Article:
ER Editor: Readers may also be interested in this piece by Tyler S. Farley from March 17, 2020 titled The unprecedented number of CEOs resigning was because they knew a plot to tank the economy was in place. The same way insider trading took place before 9/11.
Why Did Hundreds Of CEOs Resign Just Before The World Started Going Absolutely Crazy?
One financial publication is using the phrase “the great CEO exodus” to describe the phenomenon that we have been witnessing. It all started last year when chief executives started resigning in numbers unlike anything that we have ever seen before. The following was published by NBC News last November:
Chief executives are leaving in record numbers this year, with more than 1,332 stepping aside in the period from January through the end of October, according to new data released on Wednesday. While it’s not unusual to see CEOs fleeing in the middle of a recession, it is noteworthy to see such a rash of executive exits amid robust corporate earnings and record stock market highs.
Last month, 172 chief executives left their jobs, according to executive placement firm Challenger, Gray & Christmas. It’s the highest monthly number on record, and the year-to-date total outpaces even the wave of executive exits during the financial crisis.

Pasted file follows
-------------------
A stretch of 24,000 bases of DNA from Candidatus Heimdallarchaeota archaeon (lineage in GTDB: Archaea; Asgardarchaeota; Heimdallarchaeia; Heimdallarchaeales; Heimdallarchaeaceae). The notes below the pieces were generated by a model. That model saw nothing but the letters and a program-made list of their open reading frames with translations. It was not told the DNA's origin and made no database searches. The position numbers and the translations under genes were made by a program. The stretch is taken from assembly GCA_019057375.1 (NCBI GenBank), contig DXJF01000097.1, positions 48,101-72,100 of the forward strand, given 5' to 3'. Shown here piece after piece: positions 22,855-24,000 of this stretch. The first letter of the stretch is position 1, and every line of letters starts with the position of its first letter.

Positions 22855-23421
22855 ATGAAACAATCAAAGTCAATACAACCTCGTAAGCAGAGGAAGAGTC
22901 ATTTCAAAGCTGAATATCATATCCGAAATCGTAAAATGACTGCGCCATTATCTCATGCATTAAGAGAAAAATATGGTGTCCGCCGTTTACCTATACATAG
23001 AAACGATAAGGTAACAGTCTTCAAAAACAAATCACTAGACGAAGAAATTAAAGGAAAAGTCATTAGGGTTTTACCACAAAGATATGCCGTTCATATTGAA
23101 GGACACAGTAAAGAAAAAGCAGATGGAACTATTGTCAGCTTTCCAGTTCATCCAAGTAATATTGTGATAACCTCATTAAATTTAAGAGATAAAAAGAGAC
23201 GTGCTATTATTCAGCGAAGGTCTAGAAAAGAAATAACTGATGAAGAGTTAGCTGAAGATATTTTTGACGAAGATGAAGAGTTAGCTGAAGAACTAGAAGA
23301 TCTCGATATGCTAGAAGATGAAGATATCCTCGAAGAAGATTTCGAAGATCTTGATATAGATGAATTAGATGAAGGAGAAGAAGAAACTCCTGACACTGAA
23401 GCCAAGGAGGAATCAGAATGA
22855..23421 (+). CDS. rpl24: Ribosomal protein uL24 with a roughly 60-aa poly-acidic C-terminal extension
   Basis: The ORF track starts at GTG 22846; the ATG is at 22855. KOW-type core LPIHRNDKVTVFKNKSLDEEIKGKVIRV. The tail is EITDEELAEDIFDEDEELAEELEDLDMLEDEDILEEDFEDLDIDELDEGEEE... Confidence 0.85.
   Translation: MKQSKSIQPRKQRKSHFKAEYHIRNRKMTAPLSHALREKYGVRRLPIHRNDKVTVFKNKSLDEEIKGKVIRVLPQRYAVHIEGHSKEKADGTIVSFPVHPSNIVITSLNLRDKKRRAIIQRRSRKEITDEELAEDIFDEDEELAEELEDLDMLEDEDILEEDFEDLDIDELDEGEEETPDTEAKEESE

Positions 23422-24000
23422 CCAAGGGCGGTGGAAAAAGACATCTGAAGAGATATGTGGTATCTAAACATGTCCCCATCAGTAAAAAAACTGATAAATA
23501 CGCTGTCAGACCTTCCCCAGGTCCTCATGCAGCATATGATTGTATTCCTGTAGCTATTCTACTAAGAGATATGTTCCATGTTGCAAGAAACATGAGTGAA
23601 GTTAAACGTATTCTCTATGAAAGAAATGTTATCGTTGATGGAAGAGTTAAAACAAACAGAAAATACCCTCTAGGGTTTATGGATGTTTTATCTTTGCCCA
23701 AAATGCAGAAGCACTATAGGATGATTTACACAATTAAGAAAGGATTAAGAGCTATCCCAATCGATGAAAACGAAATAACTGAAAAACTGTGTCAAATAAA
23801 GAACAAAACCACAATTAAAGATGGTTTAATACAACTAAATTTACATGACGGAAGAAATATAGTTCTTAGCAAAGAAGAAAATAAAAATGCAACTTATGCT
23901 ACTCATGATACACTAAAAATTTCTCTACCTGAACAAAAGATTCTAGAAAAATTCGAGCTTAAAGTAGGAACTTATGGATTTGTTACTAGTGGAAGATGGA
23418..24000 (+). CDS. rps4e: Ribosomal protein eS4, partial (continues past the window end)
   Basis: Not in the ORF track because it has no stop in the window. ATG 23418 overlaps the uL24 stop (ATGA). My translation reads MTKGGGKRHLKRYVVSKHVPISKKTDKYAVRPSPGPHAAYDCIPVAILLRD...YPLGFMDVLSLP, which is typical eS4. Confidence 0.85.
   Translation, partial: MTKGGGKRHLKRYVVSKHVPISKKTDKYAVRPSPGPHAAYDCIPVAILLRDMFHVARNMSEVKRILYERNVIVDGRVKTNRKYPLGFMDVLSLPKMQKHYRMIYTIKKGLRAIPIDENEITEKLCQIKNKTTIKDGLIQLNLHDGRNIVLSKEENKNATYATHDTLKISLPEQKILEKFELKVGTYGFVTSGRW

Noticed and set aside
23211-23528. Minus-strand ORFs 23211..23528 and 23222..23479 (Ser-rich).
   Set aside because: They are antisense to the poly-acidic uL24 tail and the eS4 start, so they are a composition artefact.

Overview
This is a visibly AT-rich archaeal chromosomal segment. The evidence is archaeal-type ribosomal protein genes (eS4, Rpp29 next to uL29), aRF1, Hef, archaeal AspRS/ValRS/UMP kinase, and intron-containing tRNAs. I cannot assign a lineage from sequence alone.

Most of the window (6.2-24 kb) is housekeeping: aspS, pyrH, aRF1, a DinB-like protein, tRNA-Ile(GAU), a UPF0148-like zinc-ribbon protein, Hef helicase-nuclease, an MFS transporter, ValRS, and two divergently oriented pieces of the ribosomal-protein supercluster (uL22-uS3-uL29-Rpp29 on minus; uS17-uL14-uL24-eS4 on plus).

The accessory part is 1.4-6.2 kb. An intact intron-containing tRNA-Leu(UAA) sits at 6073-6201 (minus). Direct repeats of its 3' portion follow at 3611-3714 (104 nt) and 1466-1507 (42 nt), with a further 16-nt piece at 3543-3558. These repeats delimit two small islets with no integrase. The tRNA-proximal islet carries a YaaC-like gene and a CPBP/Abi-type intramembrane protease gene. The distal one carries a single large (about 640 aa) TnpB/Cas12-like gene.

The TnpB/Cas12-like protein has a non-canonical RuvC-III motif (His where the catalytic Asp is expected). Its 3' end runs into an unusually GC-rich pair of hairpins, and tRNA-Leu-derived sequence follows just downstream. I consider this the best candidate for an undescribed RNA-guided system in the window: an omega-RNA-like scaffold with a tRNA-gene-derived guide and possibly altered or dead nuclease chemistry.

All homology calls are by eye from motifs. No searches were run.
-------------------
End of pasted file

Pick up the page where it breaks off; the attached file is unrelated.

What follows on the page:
By the end of the year, an all-time record high 1,480 CEOs had left their posts. (Fortune Magazine, right)
But to most people it seemed like the good times were still rolling at the end of 2019. Corporate profits were rising and the stock market was setting record high after record high.
Yes, there were lots of signs that the global economy was really slowing down, but most experts were not forecasting an imminent recession.
So why did so many chief executives suddenly decide that it was time to move on?
The following are just a few of the big name CEOs that chose to step down in 2019…
United Airlines — Oscar Munoz
Alphabet — Larry Page
Gap — Art Peck
McDonald’s — Steve Easterbrook
Wells Fargo — Tim Sloan
Under Armour — Kevin Plank
PG&E — Geisha Williams
Kraft Heinz — Bernardo Hees